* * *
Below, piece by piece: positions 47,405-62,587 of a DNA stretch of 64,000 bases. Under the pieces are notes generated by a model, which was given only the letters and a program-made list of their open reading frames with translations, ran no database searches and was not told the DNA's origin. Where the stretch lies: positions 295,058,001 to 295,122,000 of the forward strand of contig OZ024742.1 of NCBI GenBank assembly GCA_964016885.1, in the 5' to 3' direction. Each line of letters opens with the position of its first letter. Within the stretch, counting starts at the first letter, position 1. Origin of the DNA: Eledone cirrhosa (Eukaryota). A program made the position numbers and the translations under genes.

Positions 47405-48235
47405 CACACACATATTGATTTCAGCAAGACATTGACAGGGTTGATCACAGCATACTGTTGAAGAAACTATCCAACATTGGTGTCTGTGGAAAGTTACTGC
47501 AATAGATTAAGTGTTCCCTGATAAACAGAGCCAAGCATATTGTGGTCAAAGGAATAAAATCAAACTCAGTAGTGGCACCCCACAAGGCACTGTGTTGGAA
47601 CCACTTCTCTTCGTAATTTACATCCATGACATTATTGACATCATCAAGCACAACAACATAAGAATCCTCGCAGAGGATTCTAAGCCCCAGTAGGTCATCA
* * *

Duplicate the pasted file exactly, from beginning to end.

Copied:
Below, piece by piece: positions 47,405-62,587 of a DNA stretch of 64,000 bases. Under the pieces are notes generated by a model, which was given only the letters and a program-made list of their open reading frames with translations, ran no database searches and was not told the DNA's origin. Where the stretch lies: positions 295,058,001 to 295,122,000 of the forward strand of contig OZ024742.1 of NCBI GenBank assembly GCA_964016885.1, in the 5' to 3' direction. Each line of letters opens with the position of its first letter. Within the stretch, counting starts at the first letter, position 1. Origin of the DNA: Eledone cirrhosa (Eukaryota). A program made the position numbers and the translations under genes.

Positions 47405-48235
47405 CACACACATATTGATTTCAGCAAGACATTGACAGGGTTGATCACAGCATACTGTTGAAGAAACTATCCAACATTGGTGTCTGTGGAAAGTTACTGC
47501 AATAGATTAAGTGTTCCCTGATAAACAGAGCCAAGCATATTGTGGTCAAAGGAATAAAATCAAACTCAGTAGTGGCACCCCACAAGGCACTGTGTTGGAA
47601 CCACTTCTCTTCGTAATTTACATCCATGACATTATTGACATCATCAAGCACAACAACATAAGAATCCTCGCAGAGGATTCTAAGCCCCAGTAGGTCATCA